You will also notice several places where you can scramble down to the tide pools at the water’s edge. If you do this, you must be very cautious in selecting a safe area as ‘sneaker’ waves are known to come out of nowhere and wash unsuspecting people out to sea.
There is one point where a wash-out has made it necessary to stray from the original path. This isn’t difficult to navigate and is easy to spot. You just make a slight detour up the hill and then after approximately 1,500 feet, come down to join the main path again.
Just after this, you will see a tall fence with a metal door in front of you. This is actually the first predator proof fence built in the United States, and it is buried deep under the ground to provide a barrier there, as well as above. This is where the Natural Area Reserve begins in an attempt to keep dogs, cats, mongoose, mice, rats and any other potential predators out and protect the birds who take refuge there. As you walk through the metal door, you’ll likely begin to see the giant Laysan Albatross soaring above your head. Whether you consider yourself an official birder or not, if you like birds, this will be a memorable day. I still can’t believe the shot I managed to get completely by accident when an Albatross swooped down out of the sky and came ridiculously close to me! I was on the path, but I think still a bit to close to his nesting momma and baby. It was very clear that he wanted me to leave quickly!
While in the Reserve you are also likely to see:
- Wedge-tailed Shearwater
- White-tailed Tropicbird
- Black-footed Albatross
- Great Frigatebird
- Red-footed, Brown, and Masked Boobies
- Red-tailed Tropicbird
- Grey-backed, Sooty, and White Terns
- Hawaiian Short-eared Owl
- Wandering Tattler
- Ruddy Turnstone
- Pacific Golden Plover
Make sure you stay in the roped path areas and keep a very close eye on the ground, as many of the birds are perfectly camouflaged in the bushes or holes in the ground.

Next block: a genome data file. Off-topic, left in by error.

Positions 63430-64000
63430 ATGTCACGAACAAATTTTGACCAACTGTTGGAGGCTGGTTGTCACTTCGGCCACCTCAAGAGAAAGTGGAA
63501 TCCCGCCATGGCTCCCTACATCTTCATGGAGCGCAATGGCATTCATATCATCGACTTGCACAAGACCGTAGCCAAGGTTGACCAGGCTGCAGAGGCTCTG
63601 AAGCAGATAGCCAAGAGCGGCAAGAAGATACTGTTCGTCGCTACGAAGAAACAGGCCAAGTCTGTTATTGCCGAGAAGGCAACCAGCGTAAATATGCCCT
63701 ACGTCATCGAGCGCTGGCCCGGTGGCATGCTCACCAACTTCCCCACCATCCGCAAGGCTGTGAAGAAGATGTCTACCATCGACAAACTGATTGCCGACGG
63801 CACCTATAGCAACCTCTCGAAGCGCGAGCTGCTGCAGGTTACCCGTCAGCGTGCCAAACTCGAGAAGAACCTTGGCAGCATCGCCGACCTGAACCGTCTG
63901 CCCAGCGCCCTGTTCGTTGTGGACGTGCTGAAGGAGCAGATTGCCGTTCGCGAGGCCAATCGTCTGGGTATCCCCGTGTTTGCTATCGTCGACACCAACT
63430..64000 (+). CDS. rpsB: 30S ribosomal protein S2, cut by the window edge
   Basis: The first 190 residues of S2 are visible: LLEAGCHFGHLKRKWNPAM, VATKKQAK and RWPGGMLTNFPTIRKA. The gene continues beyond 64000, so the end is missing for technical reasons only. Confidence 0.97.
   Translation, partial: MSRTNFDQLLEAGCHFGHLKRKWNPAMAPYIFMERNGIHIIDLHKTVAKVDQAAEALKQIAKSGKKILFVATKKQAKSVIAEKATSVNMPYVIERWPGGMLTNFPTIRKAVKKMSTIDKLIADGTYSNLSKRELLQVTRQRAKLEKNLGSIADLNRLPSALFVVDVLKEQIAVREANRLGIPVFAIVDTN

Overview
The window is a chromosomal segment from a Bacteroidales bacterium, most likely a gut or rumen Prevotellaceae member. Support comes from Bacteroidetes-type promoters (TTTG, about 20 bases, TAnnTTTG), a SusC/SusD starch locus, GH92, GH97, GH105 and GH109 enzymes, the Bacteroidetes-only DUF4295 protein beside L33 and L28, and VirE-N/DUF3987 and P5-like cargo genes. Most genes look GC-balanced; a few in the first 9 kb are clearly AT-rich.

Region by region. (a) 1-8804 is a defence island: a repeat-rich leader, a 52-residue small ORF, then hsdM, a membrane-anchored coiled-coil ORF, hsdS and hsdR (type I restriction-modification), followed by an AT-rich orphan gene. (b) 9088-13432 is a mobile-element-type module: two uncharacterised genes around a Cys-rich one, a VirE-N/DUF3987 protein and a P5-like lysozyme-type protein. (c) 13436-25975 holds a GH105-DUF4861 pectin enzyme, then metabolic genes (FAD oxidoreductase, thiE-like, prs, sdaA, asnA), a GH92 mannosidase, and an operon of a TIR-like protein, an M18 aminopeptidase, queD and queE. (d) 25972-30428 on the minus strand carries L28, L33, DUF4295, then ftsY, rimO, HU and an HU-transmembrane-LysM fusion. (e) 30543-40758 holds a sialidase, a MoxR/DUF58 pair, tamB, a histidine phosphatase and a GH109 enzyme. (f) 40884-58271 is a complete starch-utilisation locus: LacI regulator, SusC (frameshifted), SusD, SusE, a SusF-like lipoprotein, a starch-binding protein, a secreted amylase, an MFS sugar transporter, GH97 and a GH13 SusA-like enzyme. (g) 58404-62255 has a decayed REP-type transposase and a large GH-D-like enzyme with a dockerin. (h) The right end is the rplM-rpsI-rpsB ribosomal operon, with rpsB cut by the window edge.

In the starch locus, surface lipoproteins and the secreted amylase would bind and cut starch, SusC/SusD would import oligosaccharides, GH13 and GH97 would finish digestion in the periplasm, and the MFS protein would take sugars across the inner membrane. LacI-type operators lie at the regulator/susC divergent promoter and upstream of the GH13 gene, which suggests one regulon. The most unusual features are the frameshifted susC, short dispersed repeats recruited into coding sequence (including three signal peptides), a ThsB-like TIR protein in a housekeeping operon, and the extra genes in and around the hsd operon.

As you make your way to the concrete structure and tower in the distance, don’t forget to turn back and take in the view at various points. It seems to change drastically and offer even more beauty with almost every step.
Stop and climb up on top of the concrete structure to take in the views all around and take photos. During the winter months, this is a great spot for whale watching! It is also a nice place to sit and picnic if you like, or, you can head straight down from here toward the water and likely find a monk seal basking in a tide pool. Just make sure that you keep your distance from the monk seal and do not disturb them. NOAA’s National Marine Wildlife Service recommends a minimum of 50 yards distance to ensure safety for you and the animal.
From here, you can walk further west around the point staying in the roped pathway closest to the water until you come to an opening. At that spot, walk through and head toward the water to find a very large, easily accessible tide pool. This is a good one to explore and even to take a dip in when the waves are small and not crashing up onto the rocks.
Keep in mind that Oahu traffic can be absolutely nuts and the earlier you head back the better. It’s definitely best to avoid heading back any later than 3pm. However, if you get stuck in it and want to make a stop on the way home at a nice restaurant, try the Monkey Pod but call ahead to make sure you can get in, or Poke Stop is a super casual little place and always a good bet for a phenomenal poke bowl to go.
Another one of my favorite options to consider if you’re not exhausted, is stopping at Ko’Olina Lagoon 4 with take-out dinner and some champagne to dine, swim and watch the sunset from one of the best spots on the island. There is an Island Country Market at Ko’Olina that has a nice selection of wines and several restaurants to grab a quick dinner to go!